Let that think in: Thought experiments and their application to cyber security
02-11, 09:50–10:35 (UTC), Track 1- Dragon Suite

Thought experiments are used in many disciplines - from theoretical physics and biology to linguistics and law - to question assumptions and generate new theories. Perhaps most prominently, they are a critical tool in philosophy, where their usage goes back thousands of years to Socrates and Plato. The insights and knowledge that rigorous, carefully considered thought experiments provide have completely revolutionized thinking in various fields. And yet, in cyber security, we haven’t made much use of them at all, and certainly not in any organized or formalized manner. This talk is an attempt to begin changing that.

In this session, I’ll provide a primer on thought experiments, covering their definitions, types, features, construction, usage, and outputs. I’ll examine some examples, discuss the drawbacks, and explore some unconventional forms which use different formats and ways of thinking.

I’ll then move on to argue a case for using thought experiments more widely in cyber security. I’ll start by focusing on how thought experiments differ from similar activities in security – such as tabletop exercises and ‘thinking like an attacker’ – and suggest several related areas in which thought experiments have proven useful previously, such as AI and cryptography, with examples.

Next, I’ll outline why we need more thought experiments in cyber security, identifying several areas in which they could be used to question common assumptions and theories, and I’ll present some thought experiments I’ve created in these areas, which I’ll invite attendees to use and build on as a starting point for further discussion and exploration.

I’ll then share a guide for creating thought experiments, as a first step towards encouraging their wider design and use in the field of security, and finish by calling for collaboration and cooperation to continue this.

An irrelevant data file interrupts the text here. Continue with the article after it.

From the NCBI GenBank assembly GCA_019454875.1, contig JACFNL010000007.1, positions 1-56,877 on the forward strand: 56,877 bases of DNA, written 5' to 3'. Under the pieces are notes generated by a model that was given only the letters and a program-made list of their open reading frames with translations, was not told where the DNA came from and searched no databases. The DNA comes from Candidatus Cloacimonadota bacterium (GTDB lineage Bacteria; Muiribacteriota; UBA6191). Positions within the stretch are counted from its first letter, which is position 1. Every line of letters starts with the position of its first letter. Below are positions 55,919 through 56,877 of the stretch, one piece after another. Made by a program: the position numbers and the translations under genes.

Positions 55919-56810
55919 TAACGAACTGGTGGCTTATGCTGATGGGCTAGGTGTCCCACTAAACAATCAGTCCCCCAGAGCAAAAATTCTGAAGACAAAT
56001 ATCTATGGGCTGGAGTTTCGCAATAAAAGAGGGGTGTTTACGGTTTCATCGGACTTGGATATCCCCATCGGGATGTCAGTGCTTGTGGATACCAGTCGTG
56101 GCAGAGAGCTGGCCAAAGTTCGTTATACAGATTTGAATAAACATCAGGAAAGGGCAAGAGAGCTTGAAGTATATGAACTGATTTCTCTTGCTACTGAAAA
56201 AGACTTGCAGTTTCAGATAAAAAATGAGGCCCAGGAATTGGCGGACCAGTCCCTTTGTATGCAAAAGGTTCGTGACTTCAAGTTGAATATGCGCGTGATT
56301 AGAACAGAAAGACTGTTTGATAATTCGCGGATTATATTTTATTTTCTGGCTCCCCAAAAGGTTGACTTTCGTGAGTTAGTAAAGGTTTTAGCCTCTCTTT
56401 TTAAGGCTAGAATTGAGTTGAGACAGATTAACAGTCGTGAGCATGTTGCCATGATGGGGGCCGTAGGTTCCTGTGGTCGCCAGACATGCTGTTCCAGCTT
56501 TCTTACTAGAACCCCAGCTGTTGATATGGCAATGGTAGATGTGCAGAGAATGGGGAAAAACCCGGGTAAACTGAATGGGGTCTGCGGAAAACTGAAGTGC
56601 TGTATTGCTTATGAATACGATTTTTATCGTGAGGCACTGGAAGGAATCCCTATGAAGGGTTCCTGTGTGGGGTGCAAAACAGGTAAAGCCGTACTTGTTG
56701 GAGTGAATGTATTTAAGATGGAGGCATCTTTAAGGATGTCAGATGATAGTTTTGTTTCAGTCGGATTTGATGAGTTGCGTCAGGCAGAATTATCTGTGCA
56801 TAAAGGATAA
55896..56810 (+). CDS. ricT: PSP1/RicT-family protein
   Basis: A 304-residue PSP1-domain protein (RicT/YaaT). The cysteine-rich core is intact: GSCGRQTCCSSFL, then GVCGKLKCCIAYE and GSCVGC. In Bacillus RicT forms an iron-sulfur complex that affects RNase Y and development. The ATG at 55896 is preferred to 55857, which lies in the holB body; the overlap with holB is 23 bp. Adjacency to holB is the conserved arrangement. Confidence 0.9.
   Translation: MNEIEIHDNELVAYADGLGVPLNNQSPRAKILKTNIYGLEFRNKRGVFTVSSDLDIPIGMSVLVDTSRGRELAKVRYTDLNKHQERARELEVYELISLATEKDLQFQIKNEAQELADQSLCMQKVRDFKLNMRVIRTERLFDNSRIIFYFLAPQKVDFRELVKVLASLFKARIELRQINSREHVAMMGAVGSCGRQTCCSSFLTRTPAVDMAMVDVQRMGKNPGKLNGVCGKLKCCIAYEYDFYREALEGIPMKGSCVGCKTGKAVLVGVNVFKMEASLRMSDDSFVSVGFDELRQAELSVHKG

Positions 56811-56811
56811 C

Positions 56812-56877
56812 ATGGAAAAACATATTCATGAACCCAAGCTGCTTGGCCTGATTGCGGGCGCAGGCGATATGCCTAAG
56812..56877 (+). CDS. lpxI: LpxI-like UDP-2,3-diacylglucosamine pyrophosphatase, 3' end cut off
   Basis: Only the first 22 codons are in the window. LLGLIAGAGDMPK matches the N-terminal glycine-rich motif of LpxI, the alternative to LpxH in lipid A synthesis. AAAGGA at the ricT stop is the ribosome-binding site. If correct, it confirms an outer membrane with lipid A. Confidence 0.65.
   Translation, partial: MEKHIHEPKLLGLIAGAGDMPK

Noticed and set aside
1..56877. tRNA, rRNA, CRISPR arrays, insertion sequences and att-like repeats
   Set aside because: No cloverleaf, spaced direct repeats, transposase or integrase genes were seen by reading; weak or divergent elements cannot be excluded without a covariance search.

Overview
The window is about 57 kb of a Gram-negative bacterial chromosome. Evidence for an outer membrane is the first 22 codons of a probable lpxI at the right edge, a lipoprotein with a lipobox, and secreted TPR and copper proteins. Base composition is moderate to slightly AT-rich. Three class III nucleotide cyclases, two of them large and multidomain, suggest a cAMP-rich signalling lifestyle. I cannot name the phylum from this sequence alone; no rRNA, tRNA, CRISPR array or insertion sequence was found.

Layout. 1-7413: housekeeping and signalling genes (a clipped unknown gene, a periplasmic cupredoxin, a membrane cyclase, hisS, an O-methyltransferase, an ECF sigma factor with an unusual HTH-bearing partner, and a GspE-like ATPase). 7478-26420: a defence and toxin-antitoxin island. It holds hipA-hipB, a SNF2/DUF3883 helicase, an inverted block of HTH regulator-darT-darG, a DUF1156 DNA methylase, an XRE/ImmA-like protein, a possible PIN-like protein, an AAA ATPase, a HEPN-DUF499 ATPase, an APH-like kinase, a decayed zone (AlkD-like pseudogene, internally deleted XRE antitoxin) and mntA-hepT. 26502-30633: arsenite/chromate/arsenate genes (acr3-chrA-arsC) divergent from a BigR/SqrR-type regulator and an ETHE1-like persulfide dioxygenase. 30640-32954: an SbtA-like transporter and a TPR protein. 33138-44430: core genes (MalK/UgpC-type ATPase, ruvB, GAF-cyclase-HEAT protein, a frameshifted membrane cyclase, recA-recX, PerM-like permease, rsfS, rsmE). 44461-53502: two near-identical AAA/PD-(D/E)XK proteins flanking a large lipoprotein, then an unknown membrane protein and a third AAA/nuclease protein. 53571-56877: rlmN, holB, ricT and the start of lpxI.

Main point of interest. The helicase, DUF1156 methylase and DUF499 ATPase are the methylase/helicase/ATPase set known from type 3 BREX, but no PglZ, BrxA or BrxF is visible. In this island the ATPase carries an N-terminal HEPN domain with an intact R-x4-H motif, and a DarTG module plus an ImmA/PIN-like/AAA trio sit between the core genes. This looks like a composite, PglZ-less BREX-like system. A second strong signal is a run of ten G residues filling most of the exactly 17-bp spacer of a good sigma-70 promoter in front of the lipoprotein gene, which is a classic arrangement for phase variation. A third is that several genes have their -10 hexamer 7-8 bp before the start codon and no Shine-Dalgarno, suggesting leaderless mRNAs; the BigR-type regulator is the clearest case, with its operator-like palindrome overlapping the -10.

Brief outline of the talk:

  1. INTRODUCTION: who I am, what I do; my interest in thought experiments; aims of the talk

  2. WHAT IS A THOUGHT EXPERIMENT? Competing definitions; history and examples in various fields (philosophy, physics, law); types of thought experiment (destructive, constructive, platonic); format and usage (how they're presented; unfolding of scenario; why they should be used, Kuhnian crises); outputs (models); caveats (biases, where does new knowledge come from, idealisation, imagination as a negative); unusual forms (koans, fiction)

  3. APPLICATIONS TO CYBER SECURITY: Background (usage, distinction vs. tabletop exercises, scenarios, 'thinking like an attacker'); why we need thought experiments (Kuhnian crisis, challenging assumptions); examples of pre-existing thought experiments in related areas (AI, cryptography, privacy); benefits; examples (adapting pre-existing thought experiments and coming up with new ones - examples include attribution, innovation, cyberweapons)

  4. HOW TO DESIGN A THOUGHT EXPERIMENT: destructive and constructive forms; outline of the process

  5. CONCLUSION: Reiterate aims; first step; call for collaboration and cooperation; references, contact details, and questions.

Matt Wixey is a Principal Technical Editor and Senior Threat Researcher at Sophos. He is a former penetration tester, and previously led cybersecurity R&D capabilities at both PwC UK and a specialist unit in the Metropolitan Police Service, digging into emerging attack vectors, vulnerabilities, and new technologies. Matt has spoken at national and international conferences, including Black Hat USA, DEF CON, ISF Annual Congress, BSides LDN, 44con, and BruCon.